As a result, the following nonconformance reports (NCRs) containing CAPA investigations for (b)(4) caused by (b)(4) in the (b)(4) did not contain verification or validation to ensure the corrective action would not adversely affect the finished device:
a. (b)(4) documented (b)(4) in the (b)(4) due to a (b)(4) lock for supplier's lot 10309302. Your firm notified the supplier's (b)(4) QA Manager of the issue. The supplier determined a root cause, which mentioned that the (b)(4) becoming loose, causing a (b)(4). The supplier also (b)(4)
b. (b)(4) (discovered on (b)(4) documented (b)(4) The NCR also referenced NCR's (b)(4) for similar defects in (b)(4) Your firm notified the supplier and the supplier's response included a root cause, relating to worn parts used to make the (b)(4) a corrective action which included replacing or refurbishing the tool, and preventive measures. The supplier also stated that without these actions, they could not guarantee this defect would be caught prior to release from the (b)(4) facility. Your firm's corrective action (b)(4) on June 30, 2009) was to order a new (b)(4) A (b)(4) and (b)(4) by the supplier was your firm's method of verification/validation. However, there was no documented evidence in the NCR that ensured such action was effective and did not adversely affect the finished device.
c. (b)(4) documented (b)(4) discovered July 24, 2009, while manufacturing Haparin I.V. Flush Syringes (b)(4) The earlier initiated (b)(4) was referenced retrospectively and no additional verification or validation of any corrective or preventative actions was performed regarding this issue.
4. Failure to establish and maintain adequate procedures for receiving, reviewing, and evaluating complaints by a formally designated unit, as required by 21 CFR 820.198(a). For example, (b)(4) of your firm’s Customer Complaint procedure, (b)(4) states, “Complaints may arise from any source via…MedWatch…All complaints will be process in a timely manner…a potential complaint…will be given over to the Quality Assurance (QA) Director or designee…All potential complaints will be investigated at a Level I Failure Investigation ...” However, the procedure does not clearly define “timely manner” or specifically state who the designee will be. As a result, there is no documentation of an investigation for the following complaints:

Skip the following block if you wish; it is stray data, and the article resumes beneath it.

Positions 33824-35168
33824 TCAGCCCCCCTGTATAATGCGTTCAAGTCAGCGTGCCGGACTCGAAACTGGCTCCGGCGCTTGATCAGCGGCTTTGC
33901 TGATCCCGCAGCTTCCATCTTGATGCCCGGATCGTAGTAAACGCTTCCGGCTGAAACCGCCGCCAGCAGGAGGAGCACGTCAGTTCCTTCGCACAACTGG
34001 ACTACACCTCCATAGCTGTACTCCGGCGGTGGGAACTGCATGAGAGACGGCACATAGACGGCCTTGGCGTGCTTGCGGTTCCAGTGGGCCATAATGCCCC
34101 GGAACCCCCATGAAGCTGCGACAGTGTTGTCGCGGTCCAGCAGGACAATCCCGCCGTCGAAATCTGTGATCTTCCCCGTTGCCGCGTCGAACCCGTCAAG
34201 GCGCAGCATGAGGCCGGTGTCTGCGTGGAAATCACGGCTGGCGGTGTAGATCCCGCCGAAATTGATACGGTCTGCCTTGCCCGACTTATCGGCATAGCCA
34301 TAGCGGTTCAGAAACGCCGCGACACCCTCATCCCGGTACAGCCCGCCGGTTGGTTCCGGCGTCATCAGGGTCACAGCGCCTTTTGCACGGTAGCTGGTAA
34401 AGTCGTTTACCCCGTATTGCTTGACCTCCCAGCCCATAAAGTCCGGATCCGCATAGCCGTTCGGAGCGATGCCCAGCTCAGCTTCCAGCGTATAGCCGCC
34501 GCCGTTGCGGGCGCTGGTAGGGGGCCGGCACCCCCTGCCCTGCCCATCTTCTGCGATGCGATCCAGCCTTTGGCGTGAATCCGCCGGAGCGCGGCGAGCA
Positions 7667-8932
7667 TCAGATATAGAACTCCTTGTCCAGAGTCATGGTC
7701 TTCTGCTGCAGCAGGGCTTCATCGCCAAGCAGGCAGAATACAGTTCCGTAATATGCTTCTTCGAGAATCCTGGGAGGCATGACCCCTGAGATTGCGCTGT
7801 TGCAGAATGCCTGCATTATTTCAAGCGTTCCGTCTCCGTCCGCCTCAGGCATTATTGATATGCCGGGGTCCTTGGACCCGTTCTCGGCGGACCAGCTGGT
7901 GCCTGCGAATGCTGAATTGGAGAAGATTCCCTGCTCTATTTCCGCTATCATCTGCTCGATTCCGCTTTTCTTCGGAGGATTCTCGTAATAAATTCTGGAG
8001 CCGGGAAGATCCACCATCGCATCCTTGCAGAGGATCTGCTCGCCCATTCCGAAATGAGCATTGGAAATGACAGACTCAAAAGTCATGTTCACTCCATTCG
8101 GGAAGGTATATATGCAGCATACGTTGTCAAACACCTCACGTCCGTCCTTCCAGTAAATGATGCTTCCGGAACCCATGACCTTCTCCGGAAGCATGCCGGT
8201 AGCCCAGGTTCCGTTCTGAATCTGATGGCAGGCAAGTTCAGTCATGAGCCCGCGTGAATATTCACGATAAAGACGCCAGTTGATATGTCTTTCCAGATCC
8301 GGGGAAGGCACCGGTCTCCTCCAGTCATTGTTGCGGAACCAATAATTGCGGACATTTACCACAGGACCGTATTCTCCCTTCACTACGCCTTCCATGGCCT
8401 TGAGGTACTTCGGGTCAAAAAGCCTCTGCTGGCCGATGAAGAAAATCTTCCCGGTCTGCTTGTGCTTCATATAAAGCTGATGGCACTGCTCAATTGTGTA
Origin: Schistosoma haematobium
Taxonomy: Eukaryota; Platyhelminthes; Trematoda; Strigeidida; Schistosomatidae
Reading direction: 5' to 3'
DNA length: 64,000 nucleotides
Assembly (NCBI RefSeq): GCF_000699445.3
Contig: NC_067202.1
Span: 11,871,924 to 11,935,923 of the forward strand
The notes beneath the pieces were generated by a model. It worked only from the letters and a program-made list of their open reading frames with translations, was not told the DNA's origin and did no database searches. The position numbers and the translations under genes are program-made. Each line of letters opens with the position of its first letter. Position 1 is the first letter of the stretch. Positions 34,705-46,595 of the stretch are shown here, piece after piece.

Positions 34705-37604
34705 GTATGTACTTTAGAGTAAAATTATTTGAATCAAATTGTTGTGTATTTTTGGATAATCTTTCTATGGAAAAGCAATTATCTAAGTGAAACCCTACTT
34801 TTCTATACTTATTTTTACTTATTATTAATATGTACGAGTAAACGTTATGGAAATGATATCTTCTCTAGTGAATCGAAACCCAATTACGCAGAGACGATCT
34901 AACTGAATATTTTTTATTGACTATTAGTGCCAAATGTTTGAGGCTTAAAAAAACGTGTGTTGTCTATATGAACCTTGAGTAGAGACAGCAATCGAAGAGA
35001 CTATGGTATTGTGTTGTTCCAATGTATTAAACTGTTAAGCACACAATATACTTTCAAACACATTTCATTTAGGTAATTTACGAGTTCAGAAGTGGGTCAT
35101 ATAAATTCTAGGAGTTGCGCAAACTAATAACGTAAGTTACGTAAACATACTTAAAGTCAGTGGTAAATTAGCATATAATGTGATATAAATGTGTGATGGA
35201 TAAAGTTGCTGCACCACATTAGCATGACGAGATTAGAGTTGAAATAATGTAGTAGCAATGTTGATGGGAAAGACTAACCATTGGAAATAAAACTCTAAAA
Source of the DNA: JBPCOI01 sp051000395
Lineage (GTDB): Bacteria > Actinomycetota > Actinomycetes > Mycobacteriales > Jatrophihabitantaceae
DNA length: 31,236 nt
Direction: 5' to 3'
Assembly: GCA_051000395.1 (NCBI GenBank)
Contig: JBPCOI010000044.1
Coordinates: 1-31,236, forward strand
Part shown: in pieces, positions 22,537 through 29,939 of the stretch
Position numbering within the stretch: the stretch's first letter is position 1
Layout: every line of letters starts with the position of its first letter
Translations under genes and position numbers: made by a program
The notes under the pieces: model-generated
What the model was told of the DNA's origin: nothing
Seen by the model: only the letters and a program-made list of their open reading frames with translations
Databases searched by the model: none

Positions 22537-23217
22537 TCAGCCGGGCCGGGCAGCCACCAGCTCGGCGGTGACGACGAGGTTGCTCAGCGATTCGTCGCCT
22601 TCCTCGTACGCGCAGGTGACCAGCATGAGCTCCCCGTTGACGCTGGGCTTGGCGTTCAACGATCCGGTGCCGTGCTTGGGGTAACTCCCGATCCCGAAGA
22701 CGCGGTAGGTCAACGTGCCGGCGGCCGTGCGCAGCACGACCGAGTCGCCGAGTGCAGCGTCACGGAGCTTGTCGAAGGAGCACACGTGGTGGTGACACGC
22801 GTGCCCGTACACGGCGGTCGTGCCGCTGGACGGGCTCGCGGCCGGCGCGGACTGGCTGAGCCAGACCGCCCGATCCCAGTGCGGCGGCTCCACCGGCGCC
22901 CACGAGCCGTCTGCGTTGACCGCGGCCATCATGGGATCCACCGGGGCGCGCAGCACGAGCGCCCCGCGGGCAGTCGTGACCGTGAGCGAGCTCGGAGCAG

a. A MedWatch report was generated regarding an adverse event (b)(4) involving (b)(4) of several patients following use of your firm’s Normal Saline I.V. Flush syringes. The complaint was reported to your firm’s Sales and Marketing VP (VP) by Risk Management at the user facility in April, 2009. Although your firm’s VP discussed these issues with the user facility, there is no documentation that an investigation was performed, per your firm’s procedure. Further, the “designee” for handling the complaint was not clearly established.
b. A MedWatch report regarding device malunctions (b)(4) reported on January 7, 2009 involving (b)(4) entering from the (b)(4) The hospital tested other Medefil Syringes that resulted in the same problem. The product was removed from use and the facility reported the problem/complaint to Medefil in February 2009. However, there is no documentation that an investigation was performed, per your firm's procedure. Further, the "designee" for handling the complaint was not clearly established.
c. Your firm's complaint (b)(4) was related to a complainant's concern regarding your firm's syringe label. Issues mentioned in the complaint included, the potential for injecting the syringe contents without ever (b)(4) as well as tbe package insert on-line instructions, which instruct" ...(b)(4) present." However, the complamt did not include or reference an investigation into the syringe label obstructin the view of the syringe contents, including any (b)(4) or fully address the directions for use. The investigation conclusion only stated that all syringes manufactured by Medefil contain a (b)(4)